For several really good reasons, the main one being that this type of equipment is often almost worthless after just a few years.
If you then add in poor serviceability and poor audio performance, compared to even modest hi-fi stereo gear, you end up with very few reasons to repair this stuff.
I always ask one critical question about equipment being considered for repair:
“Is repair economically viable?”
Even some of the cheapest hi-fi gear from the ’70s is still sought after for its performance, reliability and serviceability. The same unfortunately cannot be said for the plethora of average sounding, cheaply-made and forgettable home cinema equipment from the last 30 years or so.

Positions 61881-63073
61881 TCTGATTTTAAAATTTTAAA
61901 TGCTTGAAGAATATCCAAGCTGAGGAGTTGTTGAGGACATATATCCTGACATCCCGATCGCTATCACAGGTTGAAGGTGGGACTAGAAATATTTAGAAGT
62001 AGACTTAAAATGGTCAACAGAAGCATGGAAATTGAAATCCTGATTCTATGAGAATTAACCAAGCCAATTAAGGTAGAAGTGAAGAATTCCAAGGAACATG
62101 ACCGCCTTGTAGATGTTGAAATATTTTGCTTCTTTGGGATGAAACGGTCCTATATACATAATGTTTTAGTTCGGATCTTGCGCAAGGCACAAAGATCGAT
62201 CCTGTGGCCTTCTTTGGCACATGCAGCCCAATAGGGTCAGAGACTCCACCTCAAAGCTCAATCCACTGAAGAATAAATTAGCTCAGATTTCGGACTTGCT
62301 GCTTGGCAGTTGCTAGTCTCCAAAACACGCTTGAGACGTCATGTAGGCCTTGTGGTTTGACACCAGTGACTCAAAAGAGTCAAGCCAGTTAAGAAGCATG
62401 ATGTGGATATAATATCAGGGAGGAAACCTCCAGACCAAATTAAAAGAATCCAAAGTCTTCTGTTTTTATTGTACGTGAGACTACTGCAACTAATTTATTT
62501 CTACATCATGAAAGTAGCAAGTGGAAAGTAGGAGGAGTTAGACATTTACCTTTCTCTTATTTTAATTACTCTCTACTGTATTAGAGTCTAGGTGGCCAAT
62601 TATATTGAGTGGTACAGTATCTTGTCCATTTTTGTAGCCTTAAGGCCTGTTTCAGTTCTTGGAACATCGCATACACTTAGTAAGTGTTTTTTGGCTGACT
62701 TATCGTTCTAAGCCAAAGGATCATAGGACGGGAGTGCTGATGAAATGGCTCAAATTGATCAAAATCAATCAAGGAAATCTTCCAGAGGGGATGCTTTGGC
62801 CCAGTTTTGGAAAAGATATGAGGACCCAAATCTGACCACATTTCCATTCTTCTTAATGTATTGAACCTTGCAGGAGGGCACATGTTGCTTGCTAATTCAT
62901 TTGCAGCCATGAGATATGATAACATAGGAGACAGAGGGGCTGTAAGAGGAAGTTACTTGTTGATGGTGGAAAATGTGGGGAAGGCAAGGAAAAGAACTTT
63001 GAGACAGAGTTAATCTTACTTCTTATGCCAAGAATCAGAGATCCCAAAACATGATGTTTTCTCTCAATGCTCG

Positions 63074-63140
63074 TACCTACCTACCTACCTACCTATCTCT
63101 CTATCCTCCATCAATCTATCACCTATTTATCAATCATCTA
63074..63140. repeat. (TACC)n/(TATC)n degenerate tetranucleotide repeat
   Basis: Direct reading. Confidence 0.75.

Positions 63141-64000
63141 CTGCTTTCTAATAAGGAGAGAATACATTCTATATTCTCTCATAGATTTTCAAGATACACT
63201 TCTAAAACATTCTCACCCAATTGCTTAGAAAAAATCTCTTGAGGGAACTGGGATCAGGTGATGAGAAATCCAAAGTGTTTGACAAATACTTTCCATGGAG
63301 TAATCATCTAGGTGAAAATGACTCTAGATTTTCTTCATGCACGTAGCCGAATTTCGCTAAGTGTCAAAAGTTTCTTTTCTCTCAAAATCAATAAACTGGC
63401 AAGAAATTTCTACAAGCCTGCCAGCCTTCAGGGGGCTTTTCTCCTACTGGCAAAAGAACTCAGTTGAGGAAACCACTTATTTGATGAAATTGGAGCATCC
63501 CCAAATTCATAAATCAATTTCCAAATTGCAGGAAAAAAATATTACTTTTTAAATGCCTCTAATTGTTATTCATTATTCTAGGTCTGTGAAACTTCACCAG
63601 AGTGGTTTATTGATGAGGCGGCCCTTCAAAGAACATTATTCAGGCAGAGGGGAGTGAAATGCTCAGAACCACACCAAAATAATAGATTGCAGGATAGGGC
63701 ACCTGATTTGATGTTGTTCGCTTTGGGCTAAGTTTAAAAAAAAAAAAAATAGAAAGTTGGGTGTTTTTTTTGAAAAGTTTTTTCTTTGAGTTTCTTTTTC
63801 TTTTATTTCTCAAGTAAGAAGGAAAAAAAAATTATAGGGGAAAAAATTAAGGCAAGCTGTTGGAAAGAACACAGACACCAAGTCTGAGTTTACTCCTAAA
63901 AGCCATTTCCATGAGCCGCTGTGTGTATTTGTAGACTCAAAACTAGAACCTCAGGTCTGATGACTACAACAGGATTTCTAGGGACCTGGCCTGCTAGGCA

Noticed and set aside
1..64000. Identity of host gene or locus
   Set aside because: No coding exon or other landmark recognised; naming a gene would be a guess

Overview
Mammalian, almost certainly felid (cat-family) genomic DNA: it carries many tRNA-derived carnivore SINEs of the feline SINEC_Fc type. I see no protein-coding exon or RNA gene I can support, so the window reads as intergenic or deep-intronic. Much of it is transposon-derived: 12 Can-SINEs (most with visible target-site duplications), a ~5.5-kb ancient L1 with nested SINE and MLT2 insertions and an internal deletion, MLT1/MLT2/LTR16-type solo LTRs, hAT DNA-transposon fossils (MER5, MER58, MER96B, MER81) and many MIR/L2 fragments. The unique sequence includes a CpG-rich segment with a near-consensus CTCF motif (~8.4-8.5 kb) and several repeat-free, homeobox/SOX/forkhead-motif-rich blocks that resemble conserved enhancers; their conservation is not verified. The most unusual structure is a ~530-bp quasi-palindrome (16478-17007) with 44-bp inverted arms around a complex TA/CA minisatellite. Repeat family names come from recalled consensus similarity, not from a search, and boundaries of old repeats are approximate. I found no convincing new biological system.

Most of it is worth almost nothing after just a few years, due to useless feature creep. This kills retained value and therefore repair viability. Almost all of the cheaper stuff and much of the better stuff is only marginally serviceable, because:
- Much of it is so cheap or now worth so little that it’s barely worth opening, let alone repairing
- Critical parts are often no longer available and SMD chip-based boards like HDMI controllers are not designed to be repaired, so whole boards are often needed
- Repairs can easily exceed the value of even more expensive AV gear, again killing viability.
There are some notable exceptions, but sadly though, home cinema gear is just desirable in the way hi-fi stereo gear is.